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Good or bad caterpillars?

Posted by enoughcliches Tropical (My Page) on
Mon, Jan 15, 07 at 10:22

I recently found the culprits that have been munching holes in my hibiscus plants.

The first one is a slender, green caterpillar shown below.

The second is a small, white-ish caterpillar (I think) with a black head. I can't post any pictures of this one yet because I just found it tonight. Not only is it chewing up the younger leaves but also rolling up the edges with webbing.

Are these 'good' or 'bad' caterpillars? Should I remove them immediately or let nature take its course and balance them out with predators?

Image link: Good or bad caterpillars? (56 k)

Here is a link that might be useful: Green caterpillar

Follow-Up Postings:

RE: Good or bad caterpillars?

I'd be tempted to remove them by hand and toss them where birds are likely to find them.

RE: Good or bad caterpillars?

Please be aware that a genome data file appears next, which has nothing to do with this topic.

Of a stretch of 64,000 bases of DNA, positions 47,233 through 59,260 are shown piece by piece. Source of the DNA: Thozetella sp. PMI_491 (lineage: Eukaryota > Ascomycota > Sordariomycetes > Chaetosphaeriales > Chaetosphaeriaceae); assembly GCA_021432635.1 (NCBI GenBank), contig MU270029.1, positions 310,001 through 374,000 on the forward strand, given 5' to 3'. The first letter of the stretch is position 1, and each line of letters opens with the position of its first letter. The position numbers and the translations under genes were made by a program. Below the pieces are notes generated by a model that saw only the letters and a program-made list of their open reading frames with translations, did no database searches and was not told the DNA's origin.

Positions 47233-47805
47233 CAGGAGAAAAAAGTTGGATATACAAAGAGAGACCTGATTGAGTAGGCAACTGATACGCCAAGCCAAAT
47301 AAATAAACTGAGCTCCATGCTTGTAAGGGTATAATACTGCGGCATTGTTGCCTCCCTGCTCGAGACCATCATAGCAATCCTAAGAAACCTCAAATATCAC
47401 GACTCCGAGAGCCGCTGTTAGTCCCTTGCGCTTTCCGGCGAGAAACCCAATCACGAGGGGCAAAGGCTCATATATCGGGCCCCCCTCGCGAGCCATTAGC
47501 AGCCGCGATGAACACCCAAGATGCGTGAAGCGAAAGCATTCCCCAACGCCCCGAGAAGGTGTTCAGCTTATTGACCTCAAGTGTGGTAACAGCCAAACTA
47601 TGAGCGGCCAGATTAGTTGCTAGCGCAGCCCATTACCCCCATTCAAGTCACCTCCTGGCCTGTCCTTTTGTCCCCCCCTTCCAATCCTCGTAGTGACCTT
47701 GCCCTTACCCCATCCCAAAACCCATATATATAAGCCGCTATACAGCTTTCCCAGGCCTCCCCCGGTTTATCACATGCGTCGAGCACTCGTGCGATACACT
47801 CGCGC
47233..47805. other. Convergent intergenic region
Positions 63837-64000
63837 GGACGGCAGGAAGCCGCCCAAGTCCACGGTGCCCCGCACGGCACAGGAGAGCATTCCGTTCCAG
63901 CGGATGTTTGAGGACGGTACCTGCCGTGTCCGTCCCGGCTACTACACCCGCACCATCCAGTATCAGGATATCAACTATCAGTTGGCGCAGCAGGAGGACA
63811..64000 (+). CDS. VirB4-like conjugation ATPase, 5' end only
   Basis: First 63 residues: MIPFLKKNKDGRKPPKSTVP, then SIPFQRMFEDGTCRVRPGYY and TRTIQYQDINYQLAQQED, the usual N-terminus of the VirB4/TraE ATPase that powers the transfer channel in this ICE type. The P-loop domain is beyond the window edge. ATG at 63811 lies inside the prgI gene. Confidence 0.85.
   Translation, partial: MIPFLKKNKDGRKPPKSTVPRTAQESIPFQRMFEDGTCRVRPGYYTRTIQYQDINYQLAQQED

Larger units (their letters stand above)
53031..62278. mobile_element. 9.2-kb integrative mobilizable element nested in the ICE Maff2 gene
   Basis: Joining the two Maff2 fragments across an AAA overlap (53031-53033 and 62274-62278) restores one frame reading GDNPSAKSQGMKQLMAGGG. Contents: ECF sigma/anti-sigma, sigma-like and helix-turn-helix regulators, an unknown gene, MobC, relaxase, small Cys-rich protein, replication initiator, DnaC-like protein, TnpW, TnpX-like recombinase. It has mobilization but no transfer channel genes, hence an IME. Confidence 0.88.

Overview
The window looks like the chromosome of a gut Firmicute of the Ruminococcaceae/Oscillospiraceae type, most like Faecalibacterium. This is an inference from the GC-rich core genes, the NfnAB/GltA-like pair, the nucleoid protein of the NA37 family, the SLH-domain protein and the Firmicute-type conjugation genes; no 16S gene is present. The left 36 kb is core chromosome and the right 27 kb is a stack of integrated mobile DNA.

Me too, hahaa. I don't mind a few raggedy leaves, but I'm just worried that the population of 'bad' caterpillars will somehow go out of control and start swarming my poor plants.

RE: Good or bad caterpillars?

That could be any one of about one hundred moth larva that do chew on leaves and these can be controlled in the early stages of life, if dunking them is too much, (first three weeks) with sprays of Bacillus thurigiensis - Kurstaki. After that time Neem Oil sprays or pyrethrin dusts keeping in mind that both of these are broad spectrum poisons and should only be used as a laste resort.

RE: Good or bad caterpillars?

Actually, Bacillus should probably be used only when the caterpillar population threatens the plant (or crop). Excess use of this bacterium threatens non target larvae of Lepidoperans.

If merely a few caterpillars are present, they could be bird food by the time someone mixed up a batch of Bt-K and applied it.

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